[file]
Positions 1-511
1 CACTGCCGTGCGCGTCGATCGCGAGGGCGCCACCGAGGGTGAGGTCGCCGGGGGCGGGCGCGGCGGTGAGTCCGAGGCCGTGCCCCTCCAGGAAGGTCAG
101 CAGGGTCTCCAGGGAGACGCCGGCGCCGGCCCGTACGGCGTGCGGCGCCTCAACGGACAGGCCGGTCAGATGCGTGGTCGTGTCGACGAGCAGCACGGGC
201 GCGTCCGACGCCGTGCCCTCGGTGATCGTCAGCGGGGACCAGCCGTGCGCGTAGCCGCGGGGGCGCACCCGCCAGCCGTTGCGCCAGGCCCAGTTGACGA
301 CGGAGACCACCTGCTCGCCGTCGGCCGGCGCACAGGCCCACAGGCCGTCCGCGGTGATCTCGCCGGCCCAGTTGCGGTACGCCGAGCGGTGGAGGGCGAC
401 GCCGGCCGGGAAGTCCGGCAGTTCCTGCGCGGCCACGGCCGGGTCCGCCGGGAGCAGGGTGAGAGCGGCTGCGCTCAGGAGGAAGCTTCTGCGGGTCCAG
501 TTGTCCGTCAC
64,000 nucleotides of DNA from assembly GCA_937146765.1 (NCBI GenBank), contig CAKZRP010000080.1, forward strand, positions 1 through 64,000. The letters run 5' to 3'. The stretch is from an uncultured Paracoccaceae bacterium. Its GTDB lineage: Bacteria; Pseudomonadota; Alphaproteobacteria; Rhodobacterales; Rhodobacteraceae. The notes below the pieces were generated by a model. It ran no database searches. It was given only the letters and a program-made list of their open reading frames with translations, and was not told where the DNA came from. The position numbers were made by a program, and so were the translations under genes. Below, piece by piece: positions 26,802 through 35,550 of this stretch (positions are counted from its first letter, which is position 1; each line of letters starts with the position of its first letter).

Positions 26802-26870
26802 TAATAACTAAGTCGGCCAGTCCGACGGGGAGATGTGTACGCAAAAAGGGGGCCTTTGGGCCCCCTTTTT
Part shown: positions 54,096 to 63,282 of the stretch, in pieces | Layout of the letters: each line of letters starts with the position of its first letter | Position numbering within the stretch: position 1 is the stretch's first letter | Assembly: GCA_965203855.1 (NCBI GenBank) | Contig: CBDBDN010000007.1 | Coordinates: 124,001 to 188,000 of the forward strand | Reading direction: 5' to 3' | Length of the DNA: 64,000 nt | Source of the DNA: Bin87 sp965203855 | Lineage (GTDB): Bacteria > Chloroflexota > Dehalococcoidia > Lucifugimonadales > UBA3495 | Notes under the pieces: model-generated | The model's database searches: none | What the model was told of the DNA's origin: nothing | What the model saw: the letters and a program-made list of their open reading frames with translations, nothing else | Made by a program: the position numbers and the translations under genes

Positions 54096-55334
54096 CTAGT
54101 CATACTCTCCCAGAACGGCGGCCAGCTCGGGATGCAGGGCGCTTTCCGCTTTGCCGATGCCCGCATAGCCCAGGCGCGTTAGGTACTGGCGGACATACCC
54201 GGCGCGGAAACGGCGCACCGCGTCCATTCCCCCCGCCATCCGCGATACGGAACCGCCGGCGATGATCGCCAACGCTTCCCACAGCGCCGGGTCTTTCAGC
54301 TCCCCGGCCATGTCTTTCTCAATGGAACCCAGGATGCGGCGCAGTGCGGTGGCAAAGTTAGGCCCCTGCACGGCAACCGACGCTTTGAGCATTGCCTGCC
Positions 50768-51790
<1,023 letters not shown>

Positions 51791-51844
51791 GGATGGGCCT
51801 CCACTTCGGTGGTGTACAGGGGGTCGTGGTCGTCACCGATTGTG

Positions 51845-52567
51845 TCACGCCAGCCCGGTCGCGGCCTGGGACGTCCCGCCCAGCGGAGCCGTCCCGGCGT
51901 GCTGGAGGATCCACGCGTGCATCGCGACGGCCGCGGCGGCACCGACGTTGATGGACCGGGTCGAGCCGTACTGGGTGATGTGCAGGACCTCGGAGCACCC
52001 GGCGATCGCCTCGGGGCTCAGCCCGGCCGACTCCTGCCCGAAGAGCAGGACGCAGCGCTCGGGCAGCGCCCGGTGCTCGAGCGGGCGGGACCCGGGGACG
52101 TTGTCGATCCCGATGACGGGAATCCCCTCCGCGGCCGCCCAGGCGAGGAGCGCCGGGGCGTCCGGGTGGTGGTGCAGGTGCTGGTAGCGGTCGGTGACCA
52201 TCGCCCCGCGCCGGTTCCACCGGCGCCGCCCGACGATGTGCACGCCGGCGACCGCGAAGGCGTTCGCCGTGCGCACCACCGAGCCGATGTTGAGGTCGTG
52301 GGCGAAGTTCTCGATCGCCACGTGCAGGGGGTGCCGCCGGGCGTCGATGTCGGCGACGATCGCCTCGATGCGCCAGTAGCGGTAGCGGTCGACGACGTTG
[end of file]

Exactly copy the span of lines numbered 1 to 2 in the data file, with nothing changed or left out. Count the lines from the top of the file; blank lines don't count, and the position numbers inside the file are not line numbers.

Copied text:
Positions 1-511
1 CACTGCCGTGCGCGTCGATCGCGAGGGCGCCACCGAGGGTGAGGTCGCCGGGGGCGGGCGCGGCGGTGAGTCCGAGGCCGTGCCCCTCCAGGAAGGTCAG